Stories for September 5, 2007
Hundreds of San Diego middle school kids didn't have to change schools this year. That's because a handful of campuses tacked on sixth, seventh and eighth grades this year. KPBS reporter Ana Tintocalis has more.
The Schwarzenegger Administration is appealing a district court ruling that struck down a law banning the sale of ultra-violent video games to underage children. The legislation was challenged on first amendment rights and that the definitions of violent video games were too vague.
Opponents of a defense contractors proposal to build a training camp in San Diegos back country say a lobbying firm that works both for the county and the company has a conflict of interest. KPBS Reporter Amita Sharma has more.
Advocates for sex-abuse victims are urging patience amid speculation of a settlement with San Diego's Catholic diocese. The diocese filed for bankruptcy protection just as the first of 150 lawsuits was headed for trial. KPBS reporter Andrew Phelps has details.
The city of San Diego will look at a new rules today to force more construction and demolition waste to be recycled. But to offset lost tipping fees at the dump, residents will likely see their costs go up. KPBS reporter Alison St John has more.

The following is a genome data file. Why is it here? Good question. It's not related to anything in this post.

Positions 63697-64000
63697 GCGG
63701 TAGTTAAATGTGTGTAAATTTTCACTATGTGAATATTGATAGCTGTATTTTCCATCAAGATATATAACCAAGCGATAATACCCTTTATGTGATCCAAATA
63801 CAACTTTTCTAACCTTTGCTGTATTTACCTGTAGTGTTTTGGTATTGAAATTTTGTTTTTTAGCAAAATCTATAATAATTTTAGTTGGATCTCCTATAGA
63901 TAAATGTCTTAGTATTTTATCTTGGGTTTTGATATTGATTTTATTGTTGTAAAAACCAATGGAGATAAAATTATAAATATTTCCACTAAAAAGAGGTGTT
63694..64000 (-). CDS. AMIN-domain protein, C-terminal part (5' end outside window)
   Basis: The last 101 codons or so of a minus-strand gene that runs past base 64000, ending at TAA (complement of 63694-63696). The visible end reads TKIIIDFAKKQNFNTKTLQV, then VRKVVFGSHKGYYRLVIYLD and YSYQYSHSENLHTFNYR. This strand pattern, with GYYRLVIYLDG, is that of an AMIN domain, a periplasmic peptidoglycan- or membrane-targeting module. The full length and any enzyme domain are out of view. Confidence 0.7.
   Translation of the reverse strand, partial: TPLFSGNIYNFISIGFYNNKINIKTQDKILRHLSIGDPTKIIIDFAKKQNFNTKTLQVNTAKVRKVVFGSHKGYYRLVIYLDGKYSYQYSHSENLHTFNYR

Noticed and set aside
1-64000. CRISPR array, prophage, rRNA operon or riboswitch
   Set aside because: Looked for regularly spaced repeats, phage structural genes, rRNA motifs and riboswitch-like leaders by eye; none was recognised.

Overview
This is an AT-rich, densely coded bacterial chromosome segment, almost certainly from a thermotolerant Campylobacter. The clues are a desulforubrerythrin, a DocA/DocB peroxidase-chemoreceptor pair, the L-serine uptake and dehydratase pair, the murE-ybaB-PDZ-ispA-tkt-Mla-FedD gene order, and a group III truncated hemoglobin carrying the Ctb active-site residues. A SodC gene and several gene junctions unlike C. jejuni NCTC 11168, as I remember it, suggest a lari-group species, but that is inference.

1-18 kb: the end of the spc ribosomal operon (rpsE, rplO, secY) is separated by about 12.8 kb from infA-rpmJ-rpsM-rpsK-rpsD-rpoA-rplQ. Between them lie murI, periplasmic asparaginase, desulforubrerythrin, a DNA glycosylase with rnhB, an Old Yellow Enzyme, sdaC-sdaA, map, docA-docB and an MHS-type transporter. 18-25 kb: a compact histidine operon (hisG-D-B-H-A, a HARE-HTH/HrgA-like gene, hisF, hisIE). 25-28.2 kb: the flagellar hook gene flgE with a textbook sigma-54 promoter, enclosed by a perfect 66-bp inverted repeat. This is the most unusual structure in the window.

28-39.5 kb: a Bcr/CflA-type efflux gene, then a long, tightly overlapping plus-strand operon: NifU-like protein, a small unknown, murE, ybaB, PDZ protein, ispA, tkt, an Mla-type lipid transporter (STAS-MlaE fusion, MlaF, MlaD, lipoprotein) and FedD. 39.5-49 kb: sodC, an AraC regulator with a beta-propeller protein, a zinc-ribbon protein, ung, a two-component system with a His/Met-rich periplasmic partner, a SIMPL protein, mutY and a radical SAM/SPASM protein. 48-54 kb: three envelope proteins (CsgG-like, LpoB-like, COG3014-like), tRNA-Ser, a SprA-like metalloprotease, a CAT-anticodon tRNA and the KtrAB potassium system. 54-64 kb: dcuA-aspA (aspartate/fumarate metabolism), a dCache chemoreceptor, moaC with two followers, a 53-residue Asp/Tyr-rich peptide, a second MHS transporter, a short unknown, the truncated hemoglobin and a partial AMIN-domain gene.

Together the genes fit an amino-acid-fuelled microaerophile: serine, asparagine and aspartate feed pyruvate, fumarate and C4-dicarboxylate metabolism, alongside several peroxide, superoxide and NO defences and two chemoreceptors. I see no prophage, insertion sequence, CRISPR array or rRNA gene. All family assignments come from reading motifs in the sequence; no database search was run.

Should alcohol be allowed on San Diego beaches? Councilman Kevin Faulconer will propose an alcohol ban for all city beaches following a Labor Day brawl between drunken beachgoers and the police. We speak to Faulconer about the motivation behind the proposal.
The North American Free Trade Agreement took effect in 1994 to promote trade between the United States, Canada and Mexico. What are the impacts of NAFTA's policies? A panel, including an international economics professor, an environmental and social justice advocate, and an op-ed columnist, opine on the impact to trade policy, labor standards and economic prosperity.
A new study shows Indian gaming has brought huge economic gains to California tribes. But the quality of life on most reservations is still subpar. KPBS reporter Andrew Phelps has more.
San Diego's city attorney says it's time to resurrect the city's controversial toilet-to-tap water plan. Mike Aguirre says San Diego's water supply could be in jeopardy because of a federal court order restricting the flow of water to southern California. KPBS's Joanne Faryon explains.
Youve heard of earmarking, trademarking, bookmarking, and benchmarking. But what in the world is phonemarking? Mark our words: Grant has the answer. This week, take his slang quiz to find out.
Teachers around San Diego County say its tougher than ever to keep students focused in class these days. Part of the problem is that kids come to school armed with their own personal high-tech gadgets. In the second of a three-part series called Classroom 2.0, KPBS Education Reporter Ana Tintocalis focuses on how wireless technology is causing big problems in class.